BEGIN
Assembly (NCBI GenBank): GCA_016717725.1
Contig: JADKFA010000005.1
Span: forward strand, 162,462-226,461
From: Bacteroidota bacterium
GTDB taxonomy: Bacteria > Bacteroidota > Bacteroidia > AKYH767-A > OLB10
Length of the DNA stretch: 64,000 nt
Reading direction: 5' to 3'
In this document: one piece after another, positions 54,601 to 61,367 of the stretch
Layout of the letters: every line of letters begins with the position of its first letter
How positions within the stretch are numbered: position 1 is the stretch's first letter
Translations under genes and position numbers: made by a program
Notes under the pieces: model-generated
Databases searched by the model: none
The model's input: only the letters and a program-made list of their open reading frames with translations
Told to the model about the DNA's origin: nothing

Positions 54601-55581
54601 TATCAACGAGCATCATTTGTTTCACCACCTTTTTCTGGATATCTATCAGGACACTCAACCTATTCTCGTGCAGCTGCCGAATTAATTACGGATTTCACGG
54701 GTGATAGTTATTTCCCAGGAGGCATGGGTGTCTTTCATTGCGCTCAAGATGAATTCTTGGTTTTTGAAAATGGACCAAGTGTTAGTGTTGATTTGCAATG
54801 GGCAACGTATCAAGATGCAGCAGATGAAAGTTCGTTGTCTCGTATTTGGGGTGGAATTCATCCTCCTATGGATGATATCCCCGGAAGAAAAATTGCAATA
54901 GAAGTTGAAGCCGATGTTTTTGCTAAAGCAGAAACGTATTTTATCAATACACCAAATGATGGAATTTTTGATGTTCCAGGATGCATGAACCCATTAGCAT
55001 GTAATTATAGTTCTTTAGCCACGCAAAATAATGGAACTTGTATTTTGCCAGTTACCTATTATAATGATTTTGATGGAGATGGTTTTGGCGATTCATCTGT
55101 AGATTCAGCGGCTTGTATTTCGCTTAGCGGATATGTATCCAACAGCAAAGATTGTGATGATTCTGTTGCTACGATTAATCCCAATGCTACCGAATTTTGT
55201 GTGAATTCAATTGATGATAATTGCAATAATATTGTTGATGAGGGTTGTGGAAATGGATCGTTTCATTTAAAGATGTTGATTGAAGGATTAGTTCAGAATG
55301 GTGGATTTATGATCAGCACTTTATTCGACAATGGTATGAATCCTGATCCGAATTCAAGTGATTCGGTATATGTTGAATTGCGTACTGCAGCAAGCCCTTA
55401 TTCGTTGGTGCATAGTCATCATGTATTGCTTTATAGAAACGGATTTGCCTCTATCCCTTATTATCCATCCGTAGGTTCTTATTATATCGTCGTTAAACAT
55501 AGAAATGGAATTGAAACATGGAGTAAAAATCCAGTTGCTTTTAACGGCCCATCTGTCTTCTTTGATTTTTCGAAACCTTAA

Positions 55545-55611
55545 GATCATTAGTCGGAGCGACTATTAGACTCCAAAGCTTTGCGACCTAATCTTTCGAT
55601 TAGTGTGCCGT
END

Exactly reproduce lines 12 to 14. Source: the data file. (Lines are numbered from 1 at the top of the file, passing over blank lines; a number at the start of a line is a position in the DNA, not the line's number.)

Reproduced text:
Notes under the pieces: model-generated
Databases searched by the model: none
The model's input: only the letters and a program-made list of their open reading frames with translations